when in Egypt, had learned much from Mosaic writings. Here is syncretism
hard at work in the fifteenth century in the highest levels of the Roman
church. He suggests that Plato would have been more Christian if he had not
been deterred from clearly stating his true religious views by the example
of Socrates' forced suicide. To quote Walker "He examines with great detail
the resemblances and the differences between Platonic and Neoplatonic triads
and the Christian Trinity. All these are typical and persistent themes of
the syncretists with whom we are concerned", that is Plethon, Bessarion,
Ficino, Pico della Mirandola, and their patron Cosimo de Medici.
One of George of Trebizond's accusations against Plato was that he practiced
and encouraged pederasty. Bessarion thought this charge serious enough to
use most of one volume, of the four of which In Calumniatorem consists,
refuting it; and, in clearing Platonic homosexual love from imputations of
vice, he gives as examples of pure love Orpheus and Musaeus and Socrates and
You will remember that Orpheus used his music in the seduction of the
Thracian youths. Bessarion also excuses Plato for regarding the anima mundi,
or Soul of the World, as the third hypostasis, or Third Person of the
Trinity. However, it must be stated that Bessarion himself retained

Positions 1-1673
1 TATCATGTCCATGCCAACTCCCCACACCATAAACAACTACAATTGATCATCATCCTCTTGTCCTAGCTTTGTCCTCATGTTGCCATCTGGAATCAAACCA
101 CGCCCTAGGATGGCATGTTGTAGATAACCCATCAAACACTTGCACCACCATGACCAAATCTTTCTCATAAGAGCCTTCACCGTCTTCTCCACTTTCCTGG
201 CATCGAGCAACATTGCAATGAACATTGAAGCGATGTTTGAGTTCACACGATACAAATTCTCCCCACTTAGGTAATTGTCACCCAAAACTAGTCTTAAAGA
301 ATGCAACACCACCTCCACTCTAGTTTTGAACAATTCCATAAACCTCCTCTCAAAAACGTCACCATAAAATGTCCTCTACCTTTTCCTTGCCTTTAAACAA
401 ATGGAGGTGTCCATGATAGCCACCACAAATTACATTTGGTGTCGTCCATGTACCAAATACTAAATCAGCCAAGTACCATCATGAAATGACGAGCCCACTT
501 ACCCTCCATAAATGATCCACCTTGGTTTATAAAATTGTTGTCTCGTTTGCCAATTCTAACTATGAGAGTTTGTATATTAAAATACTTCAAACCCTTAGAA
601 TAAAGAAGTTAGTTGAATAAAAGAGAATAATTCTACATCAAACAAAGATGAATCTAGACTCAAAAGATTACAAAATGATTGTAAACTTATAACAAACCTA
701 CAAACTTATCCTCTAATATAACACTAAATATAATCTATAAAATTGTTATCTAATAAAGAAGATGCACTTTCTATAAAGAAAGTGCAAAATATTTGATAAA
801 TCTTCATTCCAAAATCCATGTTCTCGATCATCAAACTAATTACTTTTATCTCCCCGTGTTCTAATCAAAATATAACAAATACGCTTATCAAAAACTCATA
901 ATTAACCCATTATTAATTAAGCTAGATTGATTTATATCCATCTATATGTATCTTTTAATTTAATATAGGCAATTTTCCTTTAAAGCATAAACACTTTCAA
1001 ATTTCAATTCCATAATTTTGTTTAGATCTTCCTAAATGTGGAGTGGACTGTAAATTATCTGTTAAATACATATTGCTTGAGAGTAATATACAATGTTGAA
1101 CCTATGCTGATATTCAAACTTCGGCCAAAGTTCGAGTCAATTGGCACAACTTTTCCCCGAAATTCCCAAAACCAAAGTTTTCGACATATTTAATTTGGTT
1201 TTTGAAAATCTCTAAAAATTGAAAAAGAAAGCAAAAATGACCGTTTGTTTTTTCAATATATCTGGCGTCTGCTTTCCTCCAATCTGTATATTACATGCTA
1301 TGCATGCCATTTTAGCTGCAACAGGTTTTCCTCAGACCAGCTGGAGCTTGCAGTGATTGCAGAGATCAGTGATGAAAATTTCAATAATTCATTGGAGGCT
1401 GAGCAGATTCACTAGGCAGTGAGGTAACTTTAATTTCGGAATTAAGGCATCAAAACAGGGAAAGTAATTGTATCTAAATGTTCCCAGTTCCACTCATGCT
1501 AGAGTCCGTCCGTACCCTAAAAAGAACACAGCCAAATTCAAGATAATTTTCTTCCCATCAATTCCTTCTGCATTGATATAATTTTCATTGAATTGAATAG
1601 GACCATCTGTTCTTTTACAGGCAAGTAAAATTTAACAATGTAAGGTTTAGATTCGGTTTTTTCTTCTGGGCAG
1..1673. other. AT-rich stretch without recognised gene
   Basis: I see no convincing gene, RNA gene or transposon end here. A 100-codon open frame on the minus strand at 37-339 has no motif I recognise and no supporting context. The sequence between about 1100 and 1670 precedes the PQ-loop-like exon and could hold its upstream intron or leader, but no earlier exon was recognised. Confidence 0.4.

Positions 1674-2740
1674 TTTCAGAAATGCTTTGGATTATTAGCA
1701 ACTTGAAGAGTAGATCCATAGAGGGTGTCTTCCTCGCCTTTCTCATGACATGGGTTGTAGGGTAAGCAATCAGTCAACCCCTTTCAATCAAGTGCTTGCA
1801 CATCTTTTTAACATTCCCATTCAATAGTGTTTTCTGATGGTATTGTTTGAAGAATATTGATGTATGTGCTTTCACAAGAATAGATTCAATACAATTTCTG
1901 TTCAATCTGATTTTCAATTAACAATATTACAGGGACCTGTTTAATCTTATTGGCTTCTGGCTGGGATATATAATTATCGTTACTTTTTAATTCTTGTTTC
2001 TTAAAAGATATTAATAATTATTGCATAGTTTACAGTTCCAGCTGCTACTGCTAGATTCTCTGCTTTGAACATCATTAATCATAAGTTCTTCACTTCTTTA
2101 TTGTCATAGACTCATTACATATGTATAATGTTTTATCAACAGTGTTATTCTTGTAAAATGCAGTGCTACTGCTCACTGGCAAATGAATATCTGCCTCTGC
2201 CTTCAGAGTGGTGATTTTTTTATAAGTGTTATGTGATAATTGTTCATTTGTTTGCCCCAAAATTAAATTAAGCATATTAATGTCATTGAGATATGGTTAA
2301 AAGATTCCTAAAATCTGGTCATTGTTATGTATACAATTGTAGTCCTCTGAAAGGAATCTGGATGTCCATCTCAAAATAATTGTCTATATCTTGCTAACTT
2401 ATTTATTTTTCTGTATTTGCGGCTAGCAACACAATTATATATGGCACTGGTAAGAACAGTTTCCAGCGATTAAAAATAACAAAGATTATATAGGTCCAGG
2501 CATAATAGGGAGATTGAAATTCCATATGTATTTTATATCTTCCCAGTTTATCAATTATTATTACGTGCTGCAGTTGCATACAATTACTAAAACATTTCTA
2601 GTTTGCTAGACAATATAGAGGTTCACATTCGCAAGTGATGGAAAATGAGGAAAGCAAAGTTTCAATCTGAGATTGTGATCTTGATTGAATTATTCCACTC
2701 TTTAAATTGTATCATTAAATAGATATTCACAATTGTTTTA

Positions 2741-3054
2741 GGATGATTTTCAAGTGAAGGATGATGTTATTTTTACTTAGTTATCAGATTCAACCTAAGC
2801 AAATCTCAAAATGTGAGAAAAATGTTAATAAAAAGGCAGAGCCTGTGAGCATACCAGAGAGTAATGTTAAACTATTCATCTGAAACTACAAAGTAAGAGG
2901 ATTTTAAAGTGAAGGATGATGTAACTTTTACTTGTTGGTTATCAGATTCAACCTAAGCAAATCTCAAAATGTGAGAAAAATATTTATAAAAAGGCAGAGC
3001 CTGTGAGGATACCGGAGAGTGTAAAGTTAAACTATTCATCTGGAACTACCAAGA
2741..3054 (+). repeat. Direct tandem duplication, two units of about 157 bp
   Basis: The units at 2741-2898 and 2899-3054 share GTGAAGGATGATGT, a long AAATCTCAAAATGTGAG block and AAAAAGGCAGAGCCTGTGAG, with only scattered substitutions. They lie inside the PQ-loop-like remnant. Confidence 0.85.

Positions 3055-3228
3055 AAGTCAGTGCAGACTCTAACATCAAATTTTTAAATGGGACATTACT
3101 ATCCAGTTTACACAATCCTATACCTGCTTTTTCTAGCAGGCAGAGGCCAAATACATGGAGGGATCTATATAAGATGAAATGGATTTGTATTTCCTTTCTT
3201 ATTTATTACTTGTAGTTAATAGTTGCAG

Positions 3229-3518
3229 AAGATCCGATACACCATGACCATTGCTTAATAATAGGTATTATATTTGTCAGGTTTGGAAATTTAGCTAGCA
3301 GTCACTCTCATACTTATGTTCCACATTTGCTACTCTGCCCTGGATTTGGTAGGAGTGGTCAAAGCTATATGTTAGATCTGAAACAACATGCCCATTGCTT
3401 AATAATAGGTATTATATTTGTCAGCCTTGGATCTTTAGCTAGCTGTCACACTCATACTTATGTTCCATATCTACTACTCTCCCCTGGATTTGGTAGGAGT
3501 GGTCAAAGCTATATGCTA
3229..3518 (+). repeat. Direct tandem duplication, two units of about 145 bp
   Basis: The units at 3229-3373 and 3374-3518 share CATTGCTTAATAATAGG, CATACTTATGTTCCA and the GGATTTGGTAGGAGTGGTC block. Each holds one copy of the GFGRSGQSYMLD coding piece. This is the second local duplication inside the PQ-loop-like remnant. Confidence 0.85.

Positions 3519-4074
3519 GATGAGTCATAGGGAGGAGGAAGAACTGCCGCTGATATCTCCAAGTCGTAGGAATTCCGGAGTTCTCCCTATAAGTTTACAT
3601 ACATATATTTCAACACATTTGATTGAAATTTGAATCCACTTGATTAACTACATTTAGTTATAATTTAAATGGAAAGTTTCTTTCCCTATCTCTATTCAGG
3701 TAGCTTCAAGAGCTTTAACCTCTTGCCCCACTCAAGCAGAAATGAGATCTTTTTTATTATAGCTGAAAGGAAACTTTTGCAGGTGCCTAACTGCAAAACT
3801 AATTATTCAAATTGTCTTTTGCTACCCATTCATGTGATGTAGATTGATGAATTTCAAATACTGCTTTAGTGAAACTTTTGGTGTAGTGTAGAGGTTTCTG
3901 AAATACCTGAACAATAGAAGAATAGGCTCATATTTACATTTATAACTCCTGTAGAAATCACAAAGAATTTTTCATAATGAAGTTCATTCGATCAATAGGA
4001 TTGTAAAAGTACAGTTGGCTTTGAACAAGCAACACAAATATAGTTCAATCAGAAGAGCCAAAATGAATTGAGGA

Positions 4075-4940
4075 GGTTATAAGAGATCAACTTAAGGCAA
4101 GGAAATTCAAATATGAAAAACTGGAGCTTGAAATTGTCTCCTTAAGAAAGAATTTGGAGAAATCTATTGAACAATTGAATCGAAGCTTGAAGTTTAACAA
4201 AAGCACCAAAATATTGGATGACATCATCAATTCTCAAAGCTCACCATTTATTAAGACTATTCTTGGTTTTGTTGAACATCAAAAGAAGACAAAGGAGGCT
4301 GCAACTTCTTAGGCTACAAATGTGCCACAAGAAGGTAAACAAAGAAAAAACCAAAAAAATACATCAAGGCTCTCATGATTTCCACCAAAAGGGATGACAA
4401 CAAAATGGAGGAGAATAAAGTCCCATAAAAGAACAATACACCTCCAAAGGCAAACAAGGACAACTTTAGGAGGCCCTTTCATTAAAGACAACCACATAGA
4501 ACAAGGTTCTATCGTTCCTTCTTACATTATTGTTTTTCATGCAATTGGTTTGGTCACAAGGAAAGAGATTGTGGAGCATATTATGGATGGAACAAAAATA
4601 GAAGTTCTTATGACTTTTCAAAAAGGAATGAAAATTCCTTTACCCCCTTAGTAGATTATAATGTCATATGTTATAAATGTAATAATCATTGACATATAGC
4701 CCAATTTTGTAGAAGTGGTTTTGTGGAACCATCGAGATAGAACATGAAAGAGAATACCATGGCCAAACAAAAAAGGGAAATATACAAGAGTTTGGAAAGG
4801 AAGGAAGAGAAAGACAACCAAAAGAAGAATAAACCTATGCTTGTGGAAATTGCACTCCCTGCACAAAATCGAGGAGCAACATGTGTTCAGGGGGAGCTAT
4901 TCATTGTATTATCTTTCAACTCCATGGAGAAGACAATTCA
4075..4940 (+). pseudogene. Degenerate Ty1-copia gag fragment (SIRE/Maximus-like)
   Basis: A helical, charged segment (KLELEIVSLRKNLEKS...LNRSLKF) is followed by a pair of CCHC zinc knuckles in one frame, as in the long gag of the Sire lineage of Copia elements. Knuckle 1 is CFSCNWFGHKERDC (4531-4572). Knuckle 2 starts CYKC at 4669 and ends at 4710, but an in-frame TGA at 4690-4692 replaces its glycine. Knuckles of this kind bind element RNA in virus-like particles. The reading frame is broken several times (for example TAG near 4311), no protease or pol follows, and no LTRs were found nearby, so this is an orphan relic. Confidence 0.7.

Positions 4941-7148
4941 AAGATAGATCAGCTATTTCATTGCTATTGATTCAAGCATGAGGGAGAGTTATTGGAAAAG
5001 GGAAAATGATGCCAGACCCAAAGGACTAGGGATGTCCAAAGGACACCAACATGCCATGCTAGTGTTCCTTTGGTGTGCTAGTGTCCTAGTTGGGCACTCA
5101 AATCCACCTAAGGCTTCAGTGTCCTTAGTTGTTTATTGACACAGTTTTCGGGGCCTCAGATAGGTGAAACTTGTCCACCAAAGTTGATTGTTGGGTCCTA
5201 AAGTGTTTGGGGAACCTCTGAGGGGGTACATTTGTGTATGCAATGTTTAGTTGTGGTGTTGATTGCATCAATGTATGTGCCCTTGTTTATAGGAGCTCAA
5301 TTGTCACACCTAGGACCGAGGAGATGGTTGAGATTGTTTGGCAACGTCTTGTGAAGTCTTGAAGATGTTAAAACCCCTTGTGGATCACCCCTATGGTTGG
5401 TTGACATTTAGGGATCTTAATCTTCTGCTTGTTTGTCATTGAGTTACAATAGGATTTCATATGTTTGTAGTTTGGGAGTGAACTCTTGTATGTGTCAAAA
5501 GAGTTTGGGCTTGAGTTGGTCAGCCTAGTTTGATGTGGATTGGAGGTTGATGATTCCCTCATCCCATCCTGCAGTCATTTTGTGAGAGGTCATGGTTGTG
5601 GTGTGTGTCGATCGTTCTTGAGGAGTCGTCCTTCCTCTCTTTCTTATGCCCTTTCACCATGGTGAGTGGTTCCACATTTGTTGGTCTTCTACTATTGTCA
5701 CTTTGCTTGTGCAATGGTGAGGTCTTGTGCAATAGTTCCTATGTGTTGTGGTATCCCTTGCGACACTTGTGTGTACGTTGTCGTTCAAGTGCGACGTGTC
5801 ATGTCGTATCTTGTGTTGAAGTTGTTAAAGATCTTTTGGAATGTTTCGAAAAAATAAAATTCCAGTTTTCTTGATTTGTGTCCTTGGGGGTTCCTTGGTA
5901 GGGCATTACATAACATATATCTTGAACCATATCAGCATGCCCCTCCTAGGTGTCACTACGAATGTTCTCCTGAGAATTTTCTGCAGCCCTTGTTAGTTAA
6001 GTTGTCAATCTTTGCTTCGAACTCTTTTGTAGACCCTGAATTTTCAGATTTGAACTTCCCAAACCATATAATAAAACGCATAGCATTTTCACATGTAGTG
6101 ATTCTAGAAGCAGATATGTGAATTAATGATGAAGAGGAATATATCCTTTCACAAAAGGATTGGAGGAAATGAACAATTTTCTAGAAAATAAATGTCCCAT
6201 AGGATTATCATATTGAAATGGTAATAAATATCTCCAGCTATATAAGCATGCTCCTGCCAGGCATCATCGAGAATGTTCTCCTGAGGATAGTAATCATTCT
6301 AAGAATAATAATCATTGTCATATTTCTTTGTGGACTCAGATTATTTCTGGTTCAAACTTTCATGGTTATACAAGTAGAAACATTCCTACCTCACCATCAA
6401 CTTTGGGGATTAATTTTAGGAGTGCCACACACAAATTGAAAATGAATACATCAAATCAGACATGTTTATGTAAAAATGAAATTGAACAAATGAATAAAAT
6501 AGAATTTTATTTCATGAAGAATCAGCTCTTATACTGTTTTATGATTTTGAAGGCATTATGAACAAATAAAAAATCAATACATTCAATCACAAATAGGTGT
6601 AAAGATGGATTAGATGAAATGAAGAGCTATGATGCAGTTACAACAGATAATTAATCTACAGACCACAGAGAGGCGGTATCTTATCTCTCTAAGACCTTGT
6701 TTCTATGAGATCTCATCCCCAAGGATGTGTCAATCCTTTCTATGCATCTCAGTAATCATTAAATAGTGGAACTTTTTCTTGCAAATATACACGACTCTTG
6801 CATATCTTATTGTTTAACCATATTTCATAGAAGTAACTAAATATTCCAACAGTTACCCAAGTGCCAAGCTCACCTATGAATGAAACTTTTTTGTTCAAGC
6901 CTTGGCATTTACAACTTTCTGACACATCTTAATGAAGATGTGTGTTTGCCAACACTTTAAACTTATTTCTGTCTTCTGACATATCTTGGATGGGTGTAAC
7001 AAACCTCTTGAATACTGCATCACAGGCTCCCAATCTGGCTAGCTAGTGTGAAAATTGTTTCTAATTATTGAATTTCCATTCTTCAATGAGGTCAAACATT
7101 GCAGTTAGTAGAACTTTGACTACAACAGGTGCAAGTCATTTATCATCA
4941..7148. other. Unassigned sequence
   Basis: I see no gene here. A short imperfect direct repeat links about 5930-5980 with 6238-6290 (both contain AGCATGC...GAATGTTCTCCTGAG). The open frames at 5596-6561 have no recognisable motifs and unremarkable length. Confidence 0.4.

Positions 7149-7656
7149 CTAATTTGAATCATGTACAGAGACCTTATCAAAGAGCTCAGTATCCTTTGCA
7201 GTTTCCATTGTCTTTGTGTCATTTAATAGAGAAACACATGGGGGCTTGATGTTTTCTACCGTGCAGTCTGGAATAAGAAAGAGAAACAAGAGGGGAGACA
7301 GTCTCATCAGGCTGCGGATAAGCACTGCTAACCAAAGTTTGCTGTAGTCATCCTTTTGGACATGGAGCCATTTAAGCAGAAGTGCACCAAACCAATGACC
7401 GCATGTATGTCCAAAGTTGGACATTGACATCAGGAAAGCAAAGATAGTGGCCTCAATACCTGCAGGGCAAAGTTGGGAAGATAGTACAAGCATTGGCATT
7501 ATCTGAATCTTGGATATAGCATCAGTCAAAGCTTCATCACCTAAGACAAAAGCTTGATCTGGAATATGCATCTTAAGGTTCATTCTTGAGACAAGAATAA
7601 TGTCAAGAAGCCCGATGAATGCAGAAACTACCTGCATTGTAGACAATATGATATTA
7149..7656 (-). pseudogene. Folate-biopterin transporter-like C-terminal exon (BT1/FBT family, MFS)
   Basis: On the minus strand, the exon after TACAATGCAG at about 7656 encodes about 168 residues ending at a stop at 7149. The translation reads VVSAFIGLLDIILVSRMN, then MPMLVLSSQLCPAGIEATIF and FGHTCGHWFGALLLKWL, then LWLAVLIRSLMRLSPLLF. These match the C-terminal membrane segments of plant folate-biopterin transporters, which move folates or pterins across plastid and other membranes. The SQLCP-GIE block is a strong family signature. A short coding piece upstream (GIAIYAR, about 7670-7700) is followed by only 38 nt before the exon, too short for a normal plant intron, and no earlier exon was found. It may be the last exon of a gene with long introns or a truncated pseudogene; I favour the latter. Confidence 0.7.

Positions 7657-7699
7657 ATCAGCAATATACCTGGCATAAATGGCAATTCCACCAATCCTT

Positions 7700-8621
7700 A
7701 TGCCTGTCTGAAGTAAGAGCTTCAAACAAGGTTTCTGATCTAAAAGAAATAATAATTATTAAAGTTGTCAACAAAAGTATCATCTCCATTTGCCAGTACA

orthodox, or more accurately, Roman Catholic Trinitarian views. Bessarion
did state, however, that is "Plato, illuminated by the light of nature,
wrote these things concerning the One and the first principle of all things
and the simplicity and unity of God...Plato sometimes both thought and wrote
rightly of divine matters." And again "there is in Plato some semblance of
According to Robert Byron Bessarion obtained for Plato the official approval
of the Roman Catholic Church, by invoking, as a precedent, the neoplatonic
doctrines of Michael Psellus and others. Psellus was an eleventh century
professor of philosophy and Primer Minister in Constantinople under the
Emperor Isaac Comnenus, about twenty years before the Turks had conquered
any of Anatolia. It was of course the maladministration of Psellus' ruling
group which caused. the defeat of the Greeks by the Turks at Manzikert in
1079 with the loss of most of Anatolia, putting the Turks for the first time
on the Aegean coast.
We must now make a brief digression to discuss Gemistos Plethon. He was born